Unless my husband was a carrier, my children could only ever be carriers, they wouldn't get RP. I have recessive RP. My parents are carriers of the faulty gene and I got both faults. 

But for some, it's a much higher risk as they have dominant genes. This can be where several family members have RP. 

I've been asked how I cope being a VI parent. 

It's not easy. There are times when I've got upset as I've knocked a child over or trodden on and broke a toy. 

But as time went on, we established a certain way of life. My older girls used to guide me from the car to the house at night when dark. They would know to move toys to the outskirts of the room so I wouldn't trip over them. 

This obviously didn't happen overnight but as they got older, they did things automatically. 

It also helps that I have an amazing support network around me. Without my husband and mum, I would find things a lot more difficult. 

Would I of still had children after diagnosis?

Yes, I did. I had my 3rd daughter almost 3 years after diagnosis.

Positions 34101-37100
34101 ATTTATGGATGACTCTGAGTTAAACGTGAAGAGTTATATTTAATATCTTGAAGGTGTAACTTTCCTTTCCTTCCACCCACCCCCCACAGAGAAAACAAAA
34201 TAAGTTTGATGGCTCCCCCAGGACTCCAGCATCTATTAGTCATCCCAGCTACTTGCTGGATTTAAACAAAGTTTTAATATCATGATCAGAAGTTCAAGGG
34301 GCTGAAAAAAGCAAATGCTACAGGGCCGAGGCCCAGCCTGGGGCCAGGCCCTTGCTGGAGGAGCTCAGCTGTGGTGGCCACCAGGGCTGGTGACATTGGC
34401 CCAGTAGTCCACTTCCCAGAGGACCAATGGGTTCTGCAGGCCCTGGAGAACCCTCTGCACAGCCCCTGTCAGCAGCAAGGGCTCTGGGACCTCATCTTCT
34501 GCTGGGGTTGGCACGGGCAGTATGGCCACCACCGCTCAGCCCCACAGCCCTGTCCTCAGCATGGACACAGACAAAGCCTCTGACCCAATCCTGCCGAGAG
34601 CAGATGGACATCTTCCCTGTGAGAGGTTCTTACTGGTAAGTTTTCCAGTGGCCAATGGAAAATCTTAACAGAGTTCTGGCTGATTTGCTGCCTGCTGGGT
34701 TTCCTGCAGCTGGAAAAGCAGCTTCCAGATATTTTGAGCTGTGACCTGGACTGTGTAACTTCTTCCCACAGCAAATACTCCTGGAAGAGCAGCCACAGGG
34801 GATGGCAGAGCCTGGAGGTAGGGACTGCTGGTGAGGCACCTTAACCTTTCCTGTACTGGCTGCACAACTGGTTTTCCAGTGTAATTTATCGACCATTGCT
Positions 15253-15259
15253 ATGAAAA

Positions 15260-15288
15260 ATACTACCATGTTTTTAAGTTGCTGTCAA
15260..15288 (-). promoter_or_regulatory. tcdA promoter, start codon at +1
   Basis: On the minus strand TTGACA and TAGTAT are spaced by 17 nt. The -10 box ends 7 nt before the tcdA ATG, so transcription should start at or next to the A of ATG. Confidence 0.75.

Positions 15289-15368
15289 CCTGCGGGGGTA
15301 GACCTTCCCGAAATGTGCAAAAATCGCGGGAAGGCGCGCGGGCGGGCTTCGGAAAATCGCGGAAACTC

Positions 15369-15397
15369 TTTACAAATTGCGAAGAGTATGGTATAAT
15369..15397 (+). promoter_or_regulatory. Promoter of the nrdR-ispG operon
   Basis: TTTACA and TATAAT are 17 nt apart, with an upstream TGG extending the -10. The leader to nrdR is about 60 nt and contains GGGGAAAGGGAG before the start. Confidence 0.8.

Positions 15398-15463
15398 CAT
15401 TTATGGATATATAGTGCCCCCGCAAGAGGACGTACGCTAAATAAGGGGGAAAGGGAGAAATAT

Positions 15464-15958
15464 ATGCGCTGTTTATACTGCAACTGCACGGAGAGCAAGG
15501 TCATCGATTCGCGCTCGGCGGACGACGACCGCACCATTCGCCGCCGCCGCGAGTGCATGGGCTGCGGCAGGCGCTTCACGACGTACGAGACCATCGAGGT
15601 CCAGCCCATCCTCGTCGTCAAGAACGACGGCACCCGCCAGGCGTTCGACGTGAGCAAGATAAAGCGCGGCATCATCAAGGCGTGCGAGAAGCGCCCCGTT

Would I of had children if I had dominant RP?

Truthfully, I'm not sure. I'm not in a position to answer it as I don't have that form. I think things may be harder due to both parent and child being VI. But with a routine and structure I know it can be achieved. 

But from my experience, there is a lot more things out there that's far worse than RP. I have met some amazing people who have RP and now I find it more of a blessing than a curse. 

I believe my children will become better people having a mum with disabilities. 

At first I felt a burden to them. But now I believe that due to them helping me and assisting with things, it will make them appreciate the smaller things in life that many take for granted. I hope it makes them grounded and give them morals and values in life. 

I think I'm a better mum since being diagnosed. I don't like to miss anything in my children's lives. I like to document everything and take many pictures. 

We do a great deal of things as a family and make many memories so that if one day a cure isn't found and I lose my sigh I have those memories to cherish forever.